The high response rate of the project is due not only to the servers but also to high-quality code. Sometimes to increase it, it's enough to reduce the number of requests to the database or to remember the result of heavy calculations. Caching mechanisms can help us in this. You will find interfaces for organizing them in the PSR-6 and PSR-16 standards. And choose the final caching mechanism depending on the project.
Another common method of speeding up a project is to perform processing in the background. There are two categories of solutions here: task schedulers (Crontab) will be useful for performing mailings, recalculating tariffs, and other regular tasks. And message brokers will allow you to take heavy operations into the background and monitor their execution without slowing down the response to the user.
Not all teams write tests for the code. This decision can be made on the basis of many factors. But understanding how to write the testable code is extremely important. Practicing with PHPUnit will help you gain knowledge in this area. And if you want to try other approaches, pay attention to Codeception.
When a lot of tools have been studied, it's time to combine them into a coherent system. In order not to reinvent the wheel, pay attention to one of the popular frameworks. In them, you will find the best modern practices, as well as get used to high-quality architecture. I suggest making a choice from the two most popular options:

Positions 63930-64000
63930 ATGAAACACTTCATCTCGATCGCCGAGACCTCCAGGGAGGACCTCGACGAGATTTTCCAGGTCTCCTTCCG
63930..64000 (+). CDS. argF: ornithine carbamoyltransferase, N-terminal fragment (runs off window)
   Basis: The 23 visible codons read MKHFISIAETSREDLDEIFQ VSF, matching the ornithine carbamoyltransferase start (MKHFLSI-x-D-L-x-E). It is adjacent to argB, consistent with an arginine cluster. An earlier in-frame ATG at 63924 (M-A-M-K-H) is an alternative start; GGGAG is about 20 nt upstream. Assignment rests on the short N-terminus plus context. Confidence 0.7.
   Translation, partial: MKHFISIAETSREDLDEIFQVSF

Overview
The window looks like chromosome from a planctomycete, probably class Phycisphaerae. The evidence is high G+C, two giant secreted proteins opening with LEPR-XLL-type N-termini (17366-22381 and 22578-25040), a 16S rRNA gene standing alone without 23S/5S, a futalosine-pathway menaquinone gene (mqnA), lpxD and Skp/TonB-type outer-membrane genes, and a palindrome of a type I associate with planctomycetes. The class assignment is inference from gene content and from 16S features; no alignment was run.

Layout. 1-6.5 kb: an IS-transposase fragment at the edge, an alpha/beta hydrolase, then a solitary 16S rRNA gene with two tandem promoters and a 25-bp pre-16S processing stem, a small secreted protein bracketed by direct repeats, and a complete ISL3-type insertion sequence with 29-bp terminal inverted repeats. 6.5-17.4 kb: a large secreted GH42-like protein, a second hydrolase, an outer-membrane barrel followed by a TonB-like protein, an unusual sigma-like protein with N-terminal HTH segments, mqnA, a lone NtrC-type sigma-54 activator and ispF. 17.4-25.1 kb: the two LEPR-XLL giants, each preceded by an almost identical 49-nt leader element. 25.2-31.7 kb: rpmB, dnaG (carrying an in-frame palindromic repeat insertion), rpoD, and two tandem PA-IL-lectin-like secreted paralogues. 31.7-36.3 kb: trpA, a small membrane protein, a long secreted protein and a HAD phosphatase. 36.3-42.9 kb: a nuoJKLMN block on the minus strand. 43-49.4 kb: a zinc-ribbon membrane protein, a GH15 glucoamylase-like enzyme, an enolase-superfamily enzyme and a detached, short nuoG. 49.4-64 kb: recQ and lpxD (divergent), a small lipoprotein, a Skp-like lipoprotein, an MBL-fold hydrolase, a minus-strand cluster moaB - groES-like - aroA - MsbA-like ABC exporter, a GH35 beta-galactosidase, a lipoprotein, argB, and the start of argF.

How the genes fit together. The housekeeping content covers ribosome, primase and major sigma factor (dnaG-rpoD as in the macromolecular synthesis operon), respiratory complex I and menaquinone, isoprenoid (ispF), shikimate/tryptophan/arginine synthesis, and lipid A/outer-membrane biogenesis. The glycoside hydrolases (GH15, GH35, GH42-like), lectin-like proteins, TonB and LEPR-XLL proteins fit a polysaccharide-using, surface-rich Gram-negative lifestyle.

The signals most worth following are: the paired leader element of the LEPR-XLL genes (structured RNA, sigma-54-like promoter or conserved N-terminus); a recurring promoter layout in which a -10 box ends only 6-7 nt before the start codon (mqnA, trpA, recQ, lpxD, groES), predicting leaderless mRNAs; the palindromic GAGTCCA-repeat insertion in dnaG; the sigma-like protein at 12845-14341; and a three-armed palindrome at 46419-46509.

- Symfony – strict and exacting, used mostly in highly loaded applications.
- Laravel – the most common and popular today.
When your project is launched, it is important to monitor its "health". Are the servers coping? Is there a DDoS attack? Is there a fatal exception on the prod? Monitoring is a simple and useful tool that will give you answers to all these questions. You should start with logging. The PSR-3 standard describes the interface, and Monolog will save you from having to write your own logging service. Sentry will help you to be up to date with errors, Grafana will build beautiful graphs, and Graylog or ELK will simplify log search and incident investigation.
However, there are cases that cannot be solved by simple monitoring. For example, if the application is abnormally slow in certain areas. Such incidents are most effectively solved with the help of profiling tools. You will not use them so often, but it is important to remember about their existence.
Of course, the PHP world is not limited to the listed tools and, after mastering them, there is still a lot to learn. But remember: at the beginning of your journey, you should focus on the main and most common things that you will meet in 80-90% of teams. All the listed programs and approaches were chosen according to this criterion. Save the roadmap, and check it in your educational adventure. And finally: success in studying and building a career.